Paul MacLeod will release Gauge, his fourth solo record, in the spring of 2011.
The nine-song follow-up to Bright Eyes fade is pared back this time – to what Macleod is known for, and excels at: One man, one guitar, live off any floor.
For fans of MacLeod, this will be the closest they can get to the singer-songwriter’s captivating live show. When the songs and musicianship are as strong as his, recording can become an almost spontaneous effort. Gauge was recorded in two short days. And with so few takes to compile an entire album, the humanity of MacLeod’s songs has managed to stay intact – the sparkle of notes played fresh, the tongue in cheek sneer of one song, or the lump in the throat of another.
Like in his live shows, it’s hard not to get pulled into the recording. The cheeky opener, Be My Girl is a fingerpickin’ rag inspired by a previous collaboration with Canadian blues man Shawn Kellerman. Both Stop and The Trickster’s universally recognizable pain and dysfunction will give even the most passive listeners pause.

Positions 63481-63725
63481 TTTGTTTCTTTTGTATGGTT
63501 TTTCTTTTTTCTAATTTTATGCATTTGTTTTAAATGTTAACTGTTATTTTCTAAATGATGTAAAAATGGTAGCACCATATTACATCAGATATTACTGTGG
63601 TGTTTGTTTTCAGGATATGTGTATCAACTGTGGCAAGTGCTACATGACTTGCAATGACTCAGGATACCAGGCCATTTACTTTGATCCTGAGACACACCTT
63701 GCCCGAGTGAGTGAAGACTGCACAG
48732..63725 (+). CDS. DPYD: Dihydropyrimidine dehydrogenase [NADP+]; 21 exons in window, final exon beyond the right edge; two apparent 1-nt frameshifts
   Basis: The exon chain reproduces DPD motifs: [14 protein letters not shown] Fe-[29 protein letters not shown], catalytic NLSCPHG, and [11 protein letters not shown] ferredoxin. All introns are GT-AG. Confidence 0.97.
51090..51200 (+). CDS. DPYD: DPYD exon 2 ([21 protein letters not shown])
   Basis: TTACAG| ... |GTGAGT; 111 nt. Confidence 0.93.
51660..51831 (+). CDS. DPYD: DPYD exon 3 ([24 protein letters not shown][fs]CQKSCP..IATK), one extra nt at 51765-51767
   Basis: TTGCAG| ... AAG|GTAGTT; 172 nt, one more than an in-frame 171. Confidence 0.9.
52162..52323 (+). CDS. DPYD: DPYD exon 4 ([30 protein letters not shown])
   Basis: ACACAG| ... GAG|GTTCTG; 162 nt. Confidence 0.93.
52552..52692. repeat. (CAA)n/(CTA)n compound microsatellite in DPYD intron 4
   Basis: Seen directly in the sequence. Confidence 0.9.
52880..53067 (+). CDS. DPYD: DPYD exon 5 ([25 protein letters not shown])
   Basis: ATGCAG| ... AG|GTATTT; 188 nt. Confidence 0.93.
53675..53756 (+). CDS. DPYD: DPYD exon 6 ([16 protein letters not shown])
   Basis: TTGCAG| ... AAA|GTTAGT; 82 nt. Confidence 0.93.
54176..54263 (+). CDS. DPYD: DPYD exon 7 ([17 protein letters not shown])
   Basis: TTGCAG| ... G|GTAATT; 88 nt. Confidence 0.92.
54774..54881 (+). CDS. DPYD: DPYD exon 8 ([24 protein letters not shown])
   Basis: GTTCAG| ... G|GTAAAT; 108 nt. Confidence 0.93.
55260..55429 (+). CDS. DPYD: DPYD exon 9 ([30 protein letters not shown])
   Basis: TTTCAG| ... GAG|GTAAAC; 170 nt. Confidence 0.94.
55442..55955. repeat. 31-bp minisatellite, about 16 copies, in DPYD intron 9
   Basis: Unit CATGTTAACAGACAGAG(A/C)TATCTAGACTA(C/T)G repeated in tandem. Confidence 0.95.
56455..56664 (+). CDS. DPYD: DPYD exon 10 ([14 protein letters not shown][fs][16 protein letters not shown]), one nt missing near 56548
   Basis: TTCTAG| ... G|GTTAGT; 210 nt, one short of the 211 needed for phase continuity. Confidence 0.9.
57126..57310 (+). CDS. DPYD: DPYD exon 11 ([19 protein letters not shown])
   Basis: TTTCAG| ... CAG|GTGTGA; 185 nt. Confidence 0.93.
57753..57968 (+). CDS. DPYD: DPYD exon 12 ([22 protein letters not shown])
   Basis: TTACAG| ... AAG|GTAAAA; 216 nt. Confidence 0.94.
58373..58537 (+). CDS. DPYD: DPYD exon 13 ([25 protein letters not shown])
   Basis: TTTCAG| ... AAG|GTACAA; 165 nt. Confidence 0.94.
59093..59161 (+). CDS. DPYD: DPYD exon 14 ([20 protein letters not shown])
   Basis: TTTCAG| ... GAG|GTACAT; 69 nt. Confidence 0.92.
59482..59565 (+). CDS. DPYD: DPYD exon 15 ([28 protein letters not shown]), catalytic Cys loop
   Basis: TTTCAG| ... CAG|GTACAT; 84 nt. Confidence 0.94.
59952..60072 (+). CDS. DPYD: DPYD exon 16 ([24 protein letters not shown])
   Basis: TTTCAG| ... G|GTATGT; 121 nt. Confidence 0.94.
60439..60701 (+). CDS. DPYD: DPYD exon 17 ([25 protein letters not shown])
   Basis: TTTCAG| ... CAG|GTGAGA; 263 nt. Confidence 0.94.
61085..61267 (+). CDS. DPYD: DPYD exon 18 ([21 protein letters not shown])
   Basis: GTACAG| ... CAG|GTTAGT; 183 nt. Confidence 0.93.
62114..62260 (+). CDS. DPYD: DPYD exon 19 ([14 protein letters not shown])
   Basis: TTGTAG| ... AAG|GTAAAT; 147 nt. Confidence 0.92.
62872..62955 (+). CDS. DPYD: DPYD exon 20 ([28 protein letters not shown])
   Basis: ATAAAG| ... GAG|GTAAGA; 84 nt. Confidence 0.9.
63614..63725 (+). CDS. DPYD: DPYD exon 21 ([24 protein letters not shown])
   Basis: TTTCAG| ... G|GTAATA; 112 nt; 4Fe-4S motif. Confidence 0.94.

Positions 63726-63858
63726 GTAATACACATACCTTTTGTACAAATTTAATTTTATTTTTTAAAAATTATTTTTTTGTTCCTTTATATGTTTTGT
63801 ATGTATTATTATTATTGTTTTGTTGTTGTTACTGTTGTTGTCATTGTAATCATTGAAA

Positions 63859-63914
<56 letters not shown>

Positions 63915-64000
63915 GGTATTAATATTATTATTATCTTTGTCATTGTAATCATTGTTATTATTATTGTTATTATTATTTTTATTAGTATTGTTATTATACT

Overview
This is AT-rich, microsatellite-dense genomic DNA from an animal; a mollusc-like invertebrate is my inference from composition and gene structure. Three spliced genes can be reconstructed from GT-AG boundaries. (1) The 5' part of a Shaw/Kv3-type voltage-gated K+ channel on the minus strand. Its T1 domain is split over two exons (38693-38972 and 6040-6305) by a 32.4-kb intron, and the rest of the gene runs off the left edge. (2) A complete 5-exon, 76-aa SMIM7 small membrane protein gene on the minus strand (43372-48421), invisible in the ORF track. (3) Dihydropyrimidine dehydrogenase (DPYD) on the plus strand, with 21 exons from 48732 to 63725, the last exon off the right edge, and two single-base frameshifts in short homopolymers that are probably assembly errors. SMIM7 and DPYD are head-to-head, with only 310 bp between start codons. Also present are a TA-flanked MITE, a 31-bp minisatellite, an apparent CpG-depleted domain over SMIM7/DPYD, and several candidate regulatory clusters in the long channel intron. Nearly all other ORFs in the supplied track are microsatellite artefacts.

Another White Band oozes pop rock emo irony – here, a song just waiting for the machine to miss the message. Also notable is Paul’s arrangement of Teenage Fanclub’s December. It’s painful and sweet, and comes with a stamp of approval from the Fanclub themselves – MacLeod and TF’s Norman Blake plan to collaborate in the coming year.
Paul’s previous albums are also available through the Busted Flat catalogue – including 2009’s Bright Eyes Fade, with CBC2 favourites Annalisa and Down in the Street, and 2002’s Hawksley Workman-produced Close and Play.
As a past member of the Skydiggers, MacLeod often rejoins the Canadian legends for mini tours, anniversary shows, or the occasional little gig at the Air Canada Centre. He’s collaborated with the Rheostatics and toured with countless musicians, including long time friend Danny Michel, who plans to record Paul’s next record.
MacLeod has spent the last three years touring to support his solo performance and recordings, travelling across Canada with other Busted Flat label mates – including Lucas Stagg and Lynn Jackson. He gains new fans, friends, and musical admirers in every city he reaches.
When he’s home, he holds two residencies: The Boathouse in Kitchener, and Jimmy Jazz in Guelph – the latter entering its 15th year as a Monday night Guelph institution.